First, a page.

KMC Bob Anderson Memorial Walk 10 July 2014
By Chris Thickett
Approaching 10:30 on the morning of Thursday 10 August 2014, ten members of the Club set off from Raw Head to pay last respects to our friend Bob Anderson.
Bob’s wife, Elaine, had asked me to dispose of some of his ashes on a suitable hill in the Lakes or Snowdonia. The Lakes seemed most appropriate as we had mostly enjoyed this area during the last few years. But which hill? The decision was easy when, sorting through a selection of the most recent photos, I came across a shot of himself on Pike O’Stickle looking altogether very happy and relaxed. On several occasions recently he had tried to persuade me to accompany him on an ascent of Jack’s Rake on Pavey Ark but I considered this to be too much of a liability with the then prevalent problem with his legs and balance. So the day’s itinerary was set: first up Jack’s Rake and then on to Pike O’Stickle. The only other arrangements were to fix a convenient date and to book some places in Raw Head for those wanting to stay over.
Jim, Sandy, Pete (Johnson), Graham, John, Midge, Iain, Keith, Phil and myself all assembled at the chosen location and on the chosen date. Michelle and Mark as well as Les Meer of the FRCC sent apologies due to holidays.
The weather was gorgeous - we found ourselves in the middle of a heat wave. Differences in fitness levels meant the sweaty ascent to Stickle Tarn was accomplished in varying times, with Midge having plenty of time for a dip before the stragglers arrived. Most then elected to climb the Rake in the pleasant conditions. John climbed in Bob’s old boots, bequeathed from one set of large feet to another. The ashes were carried in my rucksack. We gathered at the top in the warm sunshine and relaxed for some time - Bob would have approved! Then we walked direct over the moor to Pike O’Stickle to join the others.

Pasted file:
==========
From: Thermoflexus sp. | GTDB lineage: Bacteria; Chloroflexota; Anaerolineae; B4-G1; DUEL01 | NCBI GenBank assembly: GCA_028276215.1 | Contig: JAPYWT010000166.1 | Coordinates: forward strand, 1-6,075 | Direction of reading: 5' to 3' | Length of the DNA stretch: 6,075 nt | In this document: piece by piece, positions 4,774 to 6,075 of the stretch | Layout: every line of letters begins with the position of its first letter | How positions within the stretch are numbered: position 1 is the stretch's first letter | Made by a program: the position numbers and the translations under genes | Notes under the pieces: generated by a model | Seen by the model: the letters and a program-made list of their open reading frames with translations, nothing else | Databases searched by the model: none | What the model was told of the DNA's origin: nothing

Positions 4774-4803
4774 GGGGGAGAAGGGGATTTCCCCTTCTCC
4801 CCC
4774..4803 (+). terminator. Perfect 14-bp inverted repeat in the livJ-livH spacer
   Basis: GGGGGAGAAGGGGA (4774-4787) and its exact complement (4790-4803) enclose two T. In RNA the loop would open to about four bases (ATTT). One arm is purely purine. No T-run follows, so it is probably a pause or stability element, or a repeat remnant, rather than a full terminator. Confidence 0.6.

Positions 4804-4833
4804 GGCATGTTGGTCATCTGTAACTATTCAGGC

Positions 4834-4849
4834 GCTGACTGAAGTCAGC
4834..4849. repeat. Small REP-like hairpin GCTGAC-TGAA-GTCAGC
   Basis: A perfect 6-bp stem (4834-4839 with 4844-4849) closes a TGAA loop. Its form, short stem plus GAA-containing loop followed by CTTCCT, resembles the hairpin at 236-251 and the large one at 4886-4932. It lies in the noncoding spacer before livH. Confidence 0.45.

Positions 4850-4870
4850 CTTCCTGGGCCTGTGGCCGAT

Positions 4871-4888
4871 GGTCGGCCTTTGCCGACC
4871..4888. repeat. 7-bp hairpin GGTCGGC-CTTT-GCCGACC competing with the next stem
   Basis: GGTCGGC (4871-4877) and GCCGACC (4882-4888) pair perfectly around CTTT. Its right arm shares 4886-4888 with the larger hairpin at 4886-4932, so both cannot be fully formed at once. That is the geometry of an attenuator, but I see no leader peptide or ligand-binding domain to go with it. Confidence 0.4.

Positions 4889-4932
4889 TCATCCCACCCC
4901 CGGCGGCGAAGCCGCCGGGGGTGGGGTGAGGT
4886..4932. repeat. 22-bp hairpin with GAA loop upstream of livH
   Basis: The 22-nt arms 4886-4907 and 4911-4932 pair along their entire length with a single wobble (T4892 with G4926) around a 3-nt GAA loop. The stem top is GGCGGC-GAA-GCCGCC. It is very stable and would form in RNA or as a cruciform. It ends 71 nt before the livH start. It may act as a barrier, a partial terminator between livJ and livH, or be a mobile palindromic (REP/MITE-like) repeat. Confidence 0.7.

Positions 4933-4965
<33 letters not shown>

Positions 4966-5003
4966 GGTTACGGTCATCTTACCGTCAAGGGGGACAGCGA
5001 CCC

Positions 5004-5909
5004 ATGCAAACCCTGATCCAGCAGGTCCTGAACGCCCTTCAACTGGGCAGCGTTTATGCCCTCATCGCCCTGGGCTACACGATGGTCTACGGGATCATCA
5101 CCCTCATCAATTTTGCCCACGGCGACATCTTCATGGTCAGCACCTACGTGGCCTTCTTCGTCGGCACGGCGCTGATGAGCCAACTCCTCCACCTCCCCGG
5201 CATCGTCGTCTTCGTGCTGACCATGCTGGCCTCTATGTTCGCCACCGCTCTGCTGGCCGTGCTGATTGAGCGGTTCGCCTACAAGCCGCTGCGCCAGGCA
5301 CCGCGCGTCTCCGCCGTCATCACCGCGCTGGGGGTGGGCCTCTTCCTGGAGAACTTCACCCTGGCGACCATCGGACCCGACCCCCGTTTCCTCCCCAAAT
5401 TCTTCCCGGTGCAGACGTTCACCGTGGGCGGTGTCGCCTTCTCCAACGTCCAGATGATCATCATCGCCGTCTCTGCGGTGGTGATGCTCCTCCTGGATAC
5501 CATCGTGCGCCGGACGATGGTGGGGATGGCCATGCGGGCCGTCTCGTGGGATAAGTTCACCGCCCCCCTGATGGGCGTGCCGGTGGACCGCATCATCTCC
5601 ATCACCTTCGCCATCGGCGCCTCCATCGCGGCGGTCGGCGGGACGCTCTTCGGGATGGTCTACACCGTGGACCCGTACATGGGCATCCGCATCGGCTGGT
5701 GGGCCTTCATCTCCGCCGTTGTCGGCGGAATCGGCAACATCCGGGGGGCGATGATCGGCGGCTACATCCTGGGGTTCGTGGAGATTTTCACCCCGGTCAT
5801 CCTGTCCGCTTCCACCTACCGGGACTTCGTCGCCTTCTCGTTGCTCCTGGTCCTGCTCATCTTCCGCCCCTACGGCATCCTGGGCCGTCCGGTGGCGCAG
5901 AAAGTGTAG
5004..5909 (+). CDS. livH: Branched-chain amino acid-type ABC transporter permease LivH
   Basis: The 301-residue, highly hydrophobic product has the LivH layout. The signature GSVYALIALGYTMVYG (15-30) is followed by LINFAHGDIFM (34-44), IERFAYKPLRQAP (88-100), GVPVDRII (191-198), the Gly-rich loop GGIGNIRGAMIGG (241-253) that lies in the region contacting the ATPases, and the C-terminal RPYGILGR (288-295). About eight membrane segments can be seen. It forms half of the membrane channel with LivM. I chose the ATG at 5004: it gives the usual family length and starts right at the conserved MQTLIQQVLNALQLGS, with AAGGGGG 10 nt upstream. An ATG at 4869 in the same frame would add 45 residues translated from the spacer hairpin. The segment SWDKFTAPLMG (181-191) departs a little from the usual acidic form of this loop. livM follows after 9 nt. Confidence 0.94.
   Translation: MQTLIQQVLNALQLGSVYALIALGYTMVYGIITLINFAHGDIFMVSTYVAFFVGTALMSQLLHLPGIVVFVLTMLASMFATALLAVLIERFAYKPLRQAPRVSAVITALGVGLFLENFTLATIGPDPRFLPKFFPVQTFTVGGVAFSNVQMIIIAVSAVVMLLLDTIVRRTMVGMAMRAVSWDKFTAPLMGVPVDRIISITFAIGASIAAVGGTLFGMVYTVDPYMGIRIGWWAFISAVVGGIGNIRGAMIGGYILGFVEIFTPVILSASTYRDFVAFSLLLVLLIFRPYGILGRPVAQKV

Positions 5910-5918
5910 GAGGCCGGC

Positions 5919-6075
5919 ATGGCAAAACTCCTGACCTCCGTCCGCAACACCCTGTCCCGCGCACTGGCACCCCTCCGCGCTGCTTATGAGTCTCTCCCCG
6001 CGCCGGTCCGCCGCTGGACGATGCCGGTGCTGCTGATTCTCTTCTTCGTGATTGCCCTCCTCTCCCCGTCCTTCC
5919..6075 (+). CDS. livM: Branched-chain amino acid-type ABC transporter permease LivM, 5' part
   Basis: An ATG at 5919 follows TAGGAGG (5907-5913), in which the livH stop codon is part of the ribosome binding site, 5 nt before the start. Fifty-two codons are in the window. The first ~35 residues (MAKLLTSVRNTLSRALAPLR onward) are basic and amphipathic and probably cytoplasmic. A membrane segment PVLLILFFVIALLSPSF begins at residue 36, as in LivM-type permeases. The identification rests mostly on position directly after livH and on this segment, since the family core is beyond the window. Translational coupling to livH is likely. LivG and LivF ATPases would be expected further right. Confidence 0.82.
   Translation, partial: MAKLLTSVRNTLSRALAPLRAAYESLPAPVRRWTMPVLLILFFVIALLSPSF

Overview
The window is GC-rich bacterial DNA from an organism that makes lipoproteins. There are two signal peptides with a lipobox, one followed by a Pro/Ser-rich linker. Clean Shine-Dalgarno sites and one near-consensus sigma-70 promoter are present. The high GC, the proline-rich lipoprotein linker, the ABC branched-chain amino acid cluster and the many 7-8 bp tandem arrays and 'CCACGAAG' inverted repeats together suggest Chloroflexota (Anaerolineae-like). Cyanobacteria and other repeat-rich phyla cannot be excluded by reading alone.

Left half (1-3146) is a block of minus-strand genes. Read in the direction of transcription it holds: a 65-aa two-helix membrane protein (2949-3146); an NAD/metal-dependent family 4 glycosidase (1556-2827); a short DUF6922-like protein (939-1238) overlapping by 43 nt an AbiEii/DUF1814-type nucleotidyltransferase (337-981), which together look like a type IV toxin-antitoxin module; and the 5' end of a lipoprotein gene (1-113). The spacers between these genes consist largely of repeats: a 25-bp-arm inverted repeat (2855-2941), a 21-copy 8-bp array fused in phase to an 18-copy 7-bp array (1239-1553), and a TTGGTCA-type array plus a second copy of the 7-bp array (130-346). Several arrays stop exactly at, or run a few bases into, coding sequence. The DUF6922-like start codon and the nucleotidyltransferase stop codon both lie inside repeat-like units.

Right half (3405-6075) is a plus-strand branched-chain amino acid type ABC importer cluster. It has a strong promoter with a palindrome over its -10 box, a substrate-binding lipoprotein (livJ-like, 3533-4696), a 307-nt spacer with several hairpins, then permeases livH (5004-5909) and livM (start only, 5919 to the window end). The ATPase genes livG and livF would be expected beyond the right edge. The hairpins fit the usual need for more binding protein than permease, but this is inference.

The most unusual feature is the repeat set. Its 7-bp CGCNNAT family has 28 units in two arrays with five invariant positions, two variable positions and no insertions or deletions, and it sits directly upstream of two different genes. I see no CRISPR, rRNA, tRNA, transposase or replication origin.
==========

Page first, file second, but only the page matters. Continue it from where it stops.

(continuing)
A couple of weeks before, I had made a recce of the mountain top to consider the best way to dispose of the ashes. As many people do not approve of the random scattering of ashes on hill tops for various reasons, I was mindful that our actions would not cause offence, damage or blemish. So after consulting Elaine, I had decided to bury them in the rocks immediate below the summit cairn.
I excavated a suitable depression in the rocks before pouring in the ashes. Reinstating the rocks gave the impression that nothing had been disturbed. I then gave a short address in honour of our good friend. There was no rush to leave, so we soaked up the warm sunshine for about an hour enjoying the splendid aspects of the Pike.
When we did eventually move, it was down to the Stickle Barn to drink a toast to an absent friend and reminisce about the fine times we had shared with him.
Finally, at home I reported to Elaine that the day had not been a solemn occasion but I trust it was respectful and dignified. It was in fact very enjoyable way to remember a friend we had known for 35 years or so. Bob would have approved, I am sure.